Self Ventilation

There’s an apartment in Vancouver in one of those glass towers that overlooks the water. They’re all the same in the way mineral specimens from the same family are all the same. So are the apartments. Every numbered door opens on a hallway that goes past a closet, a bathroom, a bedroom on the left, a bedroom on the right; it ends at the kitchen and beyond the kitchen island is a single open space you’re supposed to divide into a dining area and a lounging area, but it isn’t really big enough for both. If you’re lucky you are on the corner of the building and two of the walls are floor to ceiling glass with sliding doors that open onto a narrow balcony that is too windy to enjoy.

Jenna hasn’t left her apartment in five weeks despite the pressure, the constriction, she feels, despite her girlfriend’s pleading.

“We can go for a run. Or even a walk. Maybe buy some sourdough from the bakery? They’re still doing pick-ups.”

She wants to leave, needs to leave, but she also wants to say “Do you know what else is doing pick-ups? The corona virus.” But that would sound panicked, unstable.

She waits for the afternoon when the sun starts to shine directly through the windows and onto the carpet, and the oblong of searing light, like a scanner moving at the speed of God, makes its way towards the furniture. She is there to put herself in its path.

It’s warm on the tops of her bare feet. She knows that’s the infrared component of sunlight. The UV component, the band of electromagnetic radiation that is powerful enough to dismember viruses, can’t be felt, but she imagines its effect as a series of tiny explosions across her skin as microscopic invaders seeking entry into her body are destroyed.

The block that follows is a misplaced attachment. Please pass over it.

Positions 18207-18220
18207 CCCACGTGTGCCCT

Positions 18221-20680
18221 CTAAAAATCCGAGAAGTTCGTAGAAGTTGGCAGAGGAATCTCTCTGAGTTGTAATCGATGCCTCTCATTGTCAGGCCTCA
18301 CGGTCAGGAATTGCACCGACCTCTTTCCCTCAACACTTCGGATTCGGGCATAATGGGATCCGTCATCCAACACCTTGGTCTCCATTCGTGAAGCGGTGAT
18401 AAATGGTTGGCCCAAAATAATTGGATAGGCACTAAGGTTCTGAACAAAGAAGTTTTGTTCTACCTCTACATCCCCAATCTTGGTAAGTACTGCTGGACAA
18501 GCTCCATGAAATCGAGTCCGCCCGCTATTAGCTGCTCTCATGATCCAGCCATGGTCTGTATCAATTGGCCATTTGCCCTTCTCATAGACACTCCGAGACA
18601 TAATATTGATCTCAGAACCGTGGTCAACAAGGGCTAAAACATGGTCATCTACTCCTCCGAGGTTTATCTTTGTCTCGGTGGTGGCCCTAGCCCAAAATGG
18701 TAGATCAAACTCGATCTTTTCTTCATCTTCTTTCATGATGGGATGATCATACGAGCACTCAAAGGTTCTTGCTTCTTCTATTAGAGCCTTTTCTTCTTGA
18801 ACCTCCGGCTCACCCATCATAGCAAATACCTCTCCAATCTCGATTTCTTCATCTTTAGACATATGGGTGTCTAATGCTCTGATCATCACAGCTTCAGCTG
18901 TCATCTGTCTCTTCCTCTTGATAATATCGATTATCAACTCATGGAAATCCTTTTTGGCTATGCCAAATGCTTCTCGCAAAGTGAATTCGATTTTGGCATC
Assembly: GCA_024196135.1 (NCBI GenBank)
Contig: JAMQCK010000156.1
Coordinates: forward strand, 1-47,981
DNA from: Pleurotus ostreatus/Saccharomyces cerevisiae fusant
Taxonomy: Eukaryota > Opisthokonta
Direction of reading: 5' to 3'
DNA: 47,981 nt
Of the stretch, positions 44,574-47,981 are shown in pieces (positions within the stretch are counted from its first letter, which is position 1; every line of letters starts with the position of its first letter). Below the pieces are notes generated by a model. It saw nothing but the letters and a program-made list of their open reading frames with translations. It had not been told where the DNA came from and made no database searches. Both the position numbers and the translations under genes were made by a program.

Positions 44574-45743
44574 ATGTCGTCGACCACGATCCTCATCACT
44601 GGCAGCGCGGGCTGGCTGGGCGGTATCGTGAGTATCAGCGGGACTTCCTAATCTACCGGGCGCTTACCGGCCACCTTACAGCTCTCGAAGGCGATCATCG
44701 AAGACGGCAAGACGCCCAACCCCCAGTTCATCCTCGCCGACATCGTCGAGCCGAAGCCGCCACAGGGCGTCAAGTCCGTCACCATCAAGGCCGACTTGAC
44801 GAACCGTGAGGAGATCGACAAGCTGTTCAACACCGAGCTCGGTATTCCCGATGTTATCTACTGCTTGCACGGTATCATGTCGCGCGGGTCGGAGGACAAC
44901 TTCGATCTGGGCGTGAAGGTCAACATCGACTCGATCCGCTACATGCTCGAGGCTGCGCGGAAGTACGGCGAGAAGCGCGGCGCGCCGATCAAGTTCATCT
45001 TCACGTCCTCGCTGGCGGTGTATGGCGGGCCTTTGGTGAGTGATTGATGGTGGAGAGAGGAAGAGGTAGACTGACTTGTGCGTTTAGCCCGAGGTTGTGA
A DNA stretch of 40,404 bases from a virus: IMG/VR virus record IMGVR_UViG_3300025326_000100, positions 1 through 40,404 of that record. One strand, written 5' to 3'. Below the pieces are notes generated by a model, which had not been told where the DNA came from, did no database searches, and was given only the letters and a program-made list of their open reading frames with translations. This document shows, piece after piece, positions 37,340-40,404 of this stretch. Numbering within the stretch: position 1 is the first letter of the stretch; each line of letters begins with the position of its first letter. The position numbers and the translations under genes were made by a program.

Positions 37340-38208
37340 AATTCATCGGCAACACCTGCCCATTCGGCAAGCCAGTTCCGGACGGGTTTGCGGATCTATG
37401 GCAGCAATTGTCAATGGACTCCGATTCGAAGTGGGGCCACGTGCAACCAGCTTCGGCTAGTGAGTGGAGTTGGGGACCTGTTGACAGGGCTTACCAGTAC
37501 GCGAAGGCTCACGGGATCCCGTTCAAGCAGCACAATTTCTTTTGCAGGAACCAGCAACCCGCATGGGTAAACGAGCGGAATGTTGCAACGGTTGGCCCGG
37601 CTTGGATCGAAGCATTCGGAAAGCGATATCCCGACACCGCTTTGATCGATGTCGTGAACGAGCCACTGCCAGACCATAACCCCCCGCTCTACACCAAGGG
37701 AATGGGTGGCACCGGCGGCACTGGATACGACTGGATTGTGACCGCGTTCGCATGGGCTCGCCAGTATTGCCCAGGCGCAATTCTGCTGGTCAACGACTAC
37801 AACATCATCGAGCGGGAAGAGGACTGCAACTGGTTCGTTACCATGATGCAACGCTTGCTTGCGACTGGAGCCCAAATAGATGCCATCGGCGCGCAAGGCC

The heat is therapeutic. Her worries—corona, work, money, time, life—are a wax that leaks into her muscles and binds them, hardens them until they ache. Lying on the carpet in the light, the warmth creeping over her thighs, over her stomach, the wax softens, her muscles soften, their ache melts away. It will be hours, well into the night, when the only sound is the low rhythmic hum of Claudia exhaling in sleep beside her, before the wax re-hardens.

Sometimes Claudia joins her on the floor, but most days she’s on a video conference in the bedroom. She is still working on housing policies because governments never stop. Visual effects studios, on the other hand, are notoriously fragile.

When the light reaches her chin, a new stage begins. She thinks of it as uploading. The glow is bright enough to penetrate her eyelids, filling her sealed-off vision with a blood red shadow that brightens until the sunlight is across her eyes, when fireworks cascade and overlap and out of the crazy geometric patterns memories open, memories she may not have chosen to recall, but the light extracts what it wants. Some days it’s high school, others have been early childhood, a season, a birthday, weekends in high school frying chicken and serving customers.

With each memory the pressure in her ears created by the walls of the apartment, their proximity, the limited volume of air they entrap, gives way to the space of a class room, or a backyard, a restaurant interior, a vast open plan office, a zoo, a park, a beach, an ocean.

When the sun moves off her eyes and the memories reduce to fireworks and then to a fading red glow, before the pressure in her ears returns, she falls into the sleep she can’t seem to find at night in the windowless bedroom.